U.S. stocks dropped on Thursday, reclaiming a large chunk of prior-day gains, as investors bypassed U.S. corporate earnings and economic reports to focus on global concerns.
“To some extent we’ve lost the optimism that drove the markets higher over the course of the year, whether it’s worry about the impact of people dying of the latest contagion, whether worry about what will happen when the Fed is no longer pumping money into the economy, or Europe and the slowing there,” said Bruce McCain, chief investment strategist at Key Private Bank.
The CBOE Volatility Index, a measure of investor uncertainty, rose 12 percent to 16.96.
Gap fell sharply after the retailer tallied disappointing sales in September and said its chief executive officer would depart; PepsiCo gained after hiking its outlook, and Apple rose after Carl Icahn called on the technology company to increase its share buybacks.
The market’s decline “certainly isn’t any of the U.S. news; jobless claims continue to point to a sturdy labor market,” Mark Luschini, chief investment strategist at Janney Montgomery Scott, said of the number of those filing for jobless benefits, which declined last week, with the four-month average hitting an eight-year low.
Separately, wholesale inventories rose 0.7 percent in August, compared to expectations of a 0.3 percent gain.
“We need to wipe out some valuation excess to de-rate to a level that is more indicative of this two-speed global economy, where the U.S. looks good but the rest of the world looks suspiciously weak,” Luschini said.
The S&P 500 fell 26.16 points, or 1.4 percent, to 1,942.73, with energy slammed the most and all 10 of its main industry groups in the red.
The Nasdaq declined 54.18 points, or 1.2 percent, to 4,413.42.
For every share rising, five fell on the New York Stock Exchange, where 305 million shares traded as of 12 p.m. Eastern. Composite volume approached 1.6 billion.
The yield on the 10-year Treasury note used to figure mortgage rates and other consumer loans reversed higher, up a basis point to 2.334 percent.
“The 10-year Treasury yield is below important long-term support near 2.33 percent, which it needs to hold on a consecutive weekly closing basis, according to our work, in order to prevent a test of secondary support in the 2.00 percent -2.10 percent area,” Katie Stockton, chief technical strategist at BTIG, wrote in a morning note, issued as the yield fell as low as 2.2799 percent, according to data provided by FactSet.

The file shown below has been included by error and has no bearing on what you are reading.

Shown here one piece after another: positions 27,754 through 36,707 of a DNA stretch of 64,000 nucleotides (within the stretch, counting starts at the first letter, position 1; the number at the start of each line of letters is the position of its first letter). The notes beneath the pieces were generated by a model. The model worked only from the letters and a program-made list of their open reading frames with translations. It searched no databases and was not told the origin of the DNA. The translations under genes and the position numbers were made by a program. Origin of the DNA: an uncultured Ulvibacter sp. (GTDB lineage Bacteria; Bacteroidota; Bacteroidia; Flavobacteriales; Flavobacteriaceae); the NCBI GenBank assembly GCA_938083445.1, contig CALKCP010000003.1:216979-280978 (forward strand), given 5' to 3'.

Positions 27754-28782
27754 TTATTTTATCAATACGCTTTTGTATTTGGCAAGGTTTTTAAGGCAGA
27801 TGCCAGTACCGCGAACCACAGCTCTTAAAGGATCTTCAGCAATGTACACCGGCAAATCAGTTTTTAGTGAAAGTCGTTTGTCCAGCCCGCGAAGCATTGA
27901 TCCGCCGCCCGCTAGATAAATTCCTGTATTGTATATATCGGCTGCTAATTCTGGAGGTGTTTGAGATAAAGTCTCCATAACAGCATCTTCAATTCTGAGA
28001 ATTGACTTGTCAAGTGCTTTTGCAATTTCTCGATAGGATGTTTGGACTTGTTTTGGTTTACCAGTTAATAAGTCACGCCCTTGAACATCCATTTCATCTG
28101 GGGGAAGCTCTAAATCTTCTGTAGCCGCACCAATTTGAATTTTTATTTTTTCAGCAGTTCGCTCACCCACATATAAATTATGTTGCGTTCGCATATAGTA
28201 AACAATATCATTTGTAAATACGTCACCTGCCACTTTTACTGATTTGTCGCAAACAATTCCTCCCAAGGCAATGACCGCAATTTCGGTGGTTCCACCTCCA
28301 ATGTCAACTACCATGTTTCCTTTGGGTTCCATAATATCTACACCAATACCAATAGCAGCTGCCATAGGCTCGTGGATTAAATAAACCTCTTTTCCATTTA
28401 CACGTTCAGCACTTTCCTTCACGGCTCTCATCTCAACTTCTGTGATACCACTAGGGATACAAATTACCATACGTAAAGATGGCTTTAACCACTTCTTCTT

The dollar also reversed course, gaining against the currencies of major U.S. trading partners.
On the New York Mercantile Exchange, commodities were mixed, with gold futures for December delivery rising $18.90, or 1.6 percent, to $1,224.90 an ounce, and the November crude-oil contract down 63 cents, or 0.7 percent, to $86.68 a barrel.
On Wednesday, stocks rallied as the Federal Reserve signaled it would likely hold interest rates near zero on worries that a slowdown in the global economy and the stronger dollar could dampen the U.S. recovery.
—By Kate Gibson
Coming Up This Week:
10:30 a.m. St. Louis Fed President James Bullard, opening remarks at St. Louis Fed conference
10:30 a.m. Oil inventories
11:00 a.m. ECB President Mario Draghi at Brookings, DC
11:00 a.m. Fed Vice Chair Stanley Fischer at Brookings on ECB
1:00 p.m. 30-year bond auction
1:10 p.m. Fed Gov. Daniel Tarullo on regulatory reform
1:15 p.m. Richmond Fed President Jeffrey Lacker on growth and the labor markets
1:30 p.m. Fed’s Fischer at IMF on global economy
3:40 p.m. San Francisco Fed President John Williams on economic outlook
IMF fall meeting
8:30 a.m. Import prices
9:00 a.m. Philadelphia Fed’s Plosser on monetary policy
1:00 p.m. Kansas City Fed President Esther George on economy
2:00 p.m. Richmond Fed’s President Jeffery Lacker on the economy
2:00 p.m. Treasury budget